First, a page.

Housed in Masseria San Pietro, near the cliffside town of Polignano a Mare, the classes impart generations of recipes passed down from the two chefs’ families, and during an afternoon cooking demonstration, you can learn the intricacies of the region’s plant-centric dishes like how to bake fresh focaccia or prepare light-and-airy ricotta mousse with decadent cotto di fichi (fig syrup). Perhaps the most experiential portion of the class is when students learn the art of hand-rolling orecchiette, one of the region’s most famous pastas. This dish, named for its resemblance to a little ear, is made with a labor of love, as generations often join to hand- roll the pasta, sharing stories and recipes to safeguard the family’s ancestral practice for generations to come. Believed to have origins as far back as the 12th century BC, the chefs pair the storied pasta with Puglia’s extra virgin olive oils, regional cheeses like pallone di gravina and canestrato, and organic Pugliese wines made from susumaniello, an ancient red wine grape grown in Salice Salentino and Brindisi, creating one of the rarest wines in the world.

Practice Indigenous Art Forms in the Andes Mountains of Peru

From the dawn of the Incan Empire in the early 1400s, the indigenous Quechua culture has flourished in the high-altitude realms of the vast Andes Mountains in Peru. Taking refuge in Cusco—once considered the navel of the world in Quechuan culture—the town now offers access to stunning treks up the rainbow-hued Vinicunca mountain and visits to storied Machu Picchu, an ancient Incan citadel looming above the Sacred Valley of the Incas. Though the region’s natural landscapes and ancient sites offer a window into the mysterious culture of the Incas, few art forms provide more insight into the culture than textiles woven on a backstrap loom, a practice that offered a means for the Quechua to memorialize their lives in weavings. Serving as social status symbols for the oratorical culture, textile traditions became a way to identify a person’s village of origin and life experience.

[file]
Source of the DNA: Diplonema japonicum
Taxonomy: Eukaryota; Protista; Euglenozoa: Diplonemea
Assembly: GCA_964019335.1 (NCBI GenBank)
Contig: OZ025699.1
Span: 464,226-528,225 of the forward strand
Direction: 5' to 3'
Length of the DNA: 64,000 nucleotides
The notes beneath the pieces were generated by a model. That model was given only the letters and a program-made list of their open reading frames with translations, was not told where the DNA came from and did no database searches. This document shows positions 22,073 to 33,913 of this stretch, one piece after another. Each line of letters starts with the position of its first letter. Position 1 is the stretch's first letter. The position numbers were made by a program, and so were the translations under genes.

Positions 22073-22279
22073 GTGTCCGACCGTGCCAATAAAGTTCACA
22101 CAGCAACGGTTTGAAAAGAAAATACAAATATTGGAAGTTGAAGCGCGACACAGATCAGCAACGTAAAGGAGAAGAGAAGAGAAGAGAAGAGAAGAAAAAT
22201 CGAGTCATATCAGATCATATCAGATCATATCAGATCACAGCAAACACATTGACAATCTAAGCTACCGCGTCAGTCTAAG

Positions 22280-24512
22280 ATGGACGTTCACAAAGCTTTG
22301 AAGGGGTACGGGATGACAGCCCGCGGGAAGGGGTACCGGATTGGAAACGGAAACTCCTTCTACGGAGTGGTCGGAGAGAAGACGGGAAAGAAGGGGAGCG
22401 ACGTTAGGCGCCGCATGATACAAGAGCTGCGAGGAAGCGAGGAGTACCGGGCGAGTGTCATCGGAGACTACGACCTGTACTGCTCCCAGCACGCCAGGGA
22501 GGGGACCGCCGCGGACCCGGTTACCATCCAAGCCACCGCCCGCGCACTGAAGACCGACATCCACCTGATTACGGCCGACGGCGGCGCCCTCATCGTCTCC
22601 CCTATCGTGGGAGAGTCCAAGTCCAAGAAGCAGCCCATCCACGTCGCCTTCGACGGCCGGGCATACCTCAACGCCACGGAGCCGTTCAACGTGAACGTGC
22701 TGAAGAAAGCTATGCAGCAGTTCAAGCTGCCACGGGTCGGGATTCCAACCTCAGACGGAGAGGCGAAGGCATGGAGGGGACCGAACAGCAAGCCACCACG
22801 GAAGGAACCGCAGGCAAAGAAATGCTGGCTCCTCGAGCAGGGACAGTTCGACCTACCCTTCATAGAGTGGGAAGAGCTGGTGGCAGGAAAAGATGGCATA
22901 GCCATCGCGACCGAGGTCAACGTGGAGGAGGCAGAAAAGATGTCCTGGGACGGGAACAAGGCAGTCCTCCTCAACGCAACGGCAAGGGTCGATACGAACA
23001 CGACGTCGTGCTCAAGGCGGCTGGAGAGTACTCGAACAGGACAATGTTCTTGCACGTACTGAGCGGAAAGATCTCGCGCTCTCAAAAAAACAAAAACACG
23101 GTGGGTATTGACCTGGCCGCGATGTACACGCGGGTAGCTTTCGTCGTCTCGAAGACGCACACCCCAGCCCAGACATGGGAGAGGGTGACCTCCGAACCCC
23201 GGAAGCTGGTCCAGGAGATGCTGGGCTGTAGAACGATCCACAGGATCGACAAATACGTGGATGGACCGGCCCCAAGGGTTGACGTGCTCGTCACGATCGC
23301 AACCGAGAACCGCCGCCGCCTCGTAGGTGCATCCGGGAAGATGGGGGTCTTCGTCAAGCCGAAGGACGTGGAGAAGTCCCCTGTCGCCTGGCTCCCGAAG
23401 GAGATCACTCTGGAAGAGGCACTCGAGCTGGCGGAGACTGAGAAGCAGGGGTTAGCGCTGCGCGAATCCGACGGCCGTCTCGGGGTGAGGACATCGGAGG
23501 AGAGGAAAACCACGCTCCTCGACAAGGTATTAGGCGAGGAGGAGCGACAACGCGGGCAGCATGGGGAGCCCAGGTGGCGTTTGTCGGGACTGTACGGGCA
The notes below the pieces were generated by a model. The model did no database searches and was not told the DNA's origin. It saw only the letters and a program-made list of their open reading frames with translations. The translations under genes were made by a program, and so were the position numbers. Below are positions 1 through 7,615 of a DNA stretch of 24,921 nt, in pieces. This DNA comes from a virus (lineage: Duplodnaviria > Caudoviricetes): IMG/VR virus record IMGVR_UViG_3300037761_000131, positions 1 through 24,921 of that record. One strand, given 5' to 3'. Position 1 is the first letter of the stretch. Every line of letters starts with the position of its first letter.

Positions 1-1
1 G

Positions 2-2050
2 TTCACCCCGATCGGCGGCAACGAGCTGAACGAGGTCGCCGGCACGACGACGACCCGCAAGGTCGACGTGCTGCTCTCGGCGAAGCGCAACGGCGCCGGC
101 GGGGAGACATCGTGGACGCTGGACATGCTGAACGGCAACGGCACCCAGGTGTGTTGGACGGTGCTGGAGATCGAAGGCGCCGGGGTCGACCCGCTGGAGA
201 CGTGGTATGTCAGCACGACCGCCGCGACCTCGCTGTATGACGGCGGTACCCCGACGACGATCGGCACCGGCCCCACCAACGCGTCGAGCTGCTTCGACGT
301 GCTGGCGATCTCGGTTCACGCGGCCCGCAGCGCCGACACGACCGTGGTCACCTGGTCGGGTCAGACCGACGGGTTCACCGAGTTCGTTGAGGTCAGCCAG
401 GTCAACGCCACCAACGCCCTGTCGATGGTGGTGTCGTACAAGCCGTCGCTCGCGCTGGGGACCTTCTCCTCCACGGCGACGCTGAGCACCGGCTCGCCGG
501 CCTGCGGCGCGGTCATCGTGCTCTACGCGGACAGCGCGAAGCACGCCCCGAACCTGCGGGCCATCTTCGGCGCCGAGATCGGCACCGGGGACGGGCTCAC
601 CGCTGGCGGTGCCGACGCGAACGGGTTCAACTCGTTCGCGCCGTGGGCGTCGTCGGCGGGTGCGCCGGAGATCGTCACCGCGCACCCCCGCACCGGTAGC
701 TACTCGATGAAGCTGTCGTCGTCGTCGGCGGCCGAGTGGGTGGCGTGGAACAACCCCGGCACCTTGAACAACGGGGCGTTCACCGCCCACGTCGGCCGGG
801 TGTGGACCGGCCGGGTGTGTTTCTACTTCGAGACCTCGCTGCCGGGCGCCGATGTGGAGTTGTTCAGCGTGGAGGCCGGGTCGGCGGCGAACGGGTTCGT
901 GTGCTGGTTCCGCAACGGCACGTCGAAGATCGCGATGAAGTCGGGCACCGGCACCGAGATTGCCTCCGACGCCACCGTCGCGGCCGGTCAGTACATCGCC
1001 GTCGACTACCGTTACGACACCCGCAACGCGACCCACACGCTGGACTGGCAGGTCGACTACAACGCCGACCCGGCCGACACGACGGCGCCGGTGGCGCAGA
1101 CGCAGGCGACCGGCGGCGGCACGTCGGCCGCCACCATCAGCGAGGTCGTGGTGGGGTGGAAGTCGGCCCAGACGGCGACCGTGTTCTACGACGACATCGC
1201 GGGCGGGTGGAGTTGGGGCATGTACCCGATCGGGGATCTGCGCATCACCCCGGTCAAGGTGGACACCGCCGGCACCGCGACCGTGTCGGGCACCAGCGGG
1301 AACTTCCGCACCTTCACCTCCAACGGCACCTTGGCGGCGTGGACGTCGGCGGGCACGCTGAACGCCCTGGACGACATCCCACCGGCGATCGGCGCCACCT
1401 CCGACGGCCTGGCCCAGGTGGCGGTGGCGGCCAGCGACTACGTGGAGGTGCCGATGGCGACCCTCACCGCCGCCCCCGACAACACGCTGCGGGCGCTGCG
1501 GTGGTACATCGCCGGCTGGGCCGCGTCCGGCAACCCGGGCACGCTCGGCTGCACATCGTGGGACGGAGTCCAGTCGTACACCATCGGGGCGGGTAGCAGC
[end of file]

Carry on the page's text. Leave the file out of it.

Today, textiles are just as important as they were centuries ago, a belief that led indigenous Quechua master weaver Nilda Callañaupa Alvarez to open the Centro de Tejedoras de Chinchero, a weaving center set 30 minutes outside of Cusco. Built to empower artisans in 10 communities within the region, nearly 40 women and 30 girls meet every week in the open-air courtyard to practice natural dyeing techniques and ancestral Incan textile designs, such as ñawi awapa, the traditional ribbon of Chinchero that depicts an all-seeing eye of protection. A pioneer of her craft, learn from Alvarez during a custom textile workshop. During the process of making your own weaving, Alvarez can share how she and her fellow weavers resurrected sustainable natural dyeing practices by surveying Quechua elders to salvage the names and regional origins of dyes, delivering every color of the rainbow.

Trace a Cultural Route in Jordan

How Experiential Travel Creates More Fulfilling Memories

Tracing the ancient King’s Highway on the eastern rim of Jordan’s Great Rift Valley, the Jordan Trail runs for 400 miles from the Fertile Crescent in the north to the Arabian Desert and the Red Sea in the south. Taking over 40 days to complete— the route touches four biospheres and 52 villages and is split into eight sections—the Jordan Trail weaves through a land both the Romans and Nabatean architects of Petra once used for trade. When you hike the Dana-to-Petra portion of the trail, immerse yourself in ancient Berber culture on a six-day journey crossing the region’s most impressive scenery, from undulating valleys and sandstone mountains to oases where funnel-shaped oleanders bloom. In an area spanning the rise and fall of some of the world’s most prolific empires, discover how Jordan’s cultural traditions are as vibrant today as they were centuries ago.

Taking you to rural villages where Bedouin camps are the only refuge near old shepherd trails and over spectacular canyons, the Jordan Trail is a chance to explore the country’s diverse landscapes and discover the country’s reverential history. The route encompasses Byzantine ruins, the vast canyon of Wadi Mujib, the Crusader castle Kerak, Dana Biosphere Reserve, biblical sites like the purported birthplace of the prophet Elijah, and the striking rock formations and remote sandy plains of Wadi Rum. The journey culminates in a backdoor entrance to the Rose City, where hikers are rewarded for their efforts with the first glimpse of the spires of Petra’s famed monastery, one of the many temples and tombs the ancient Nabateans carved into stone over 2,000 years ago.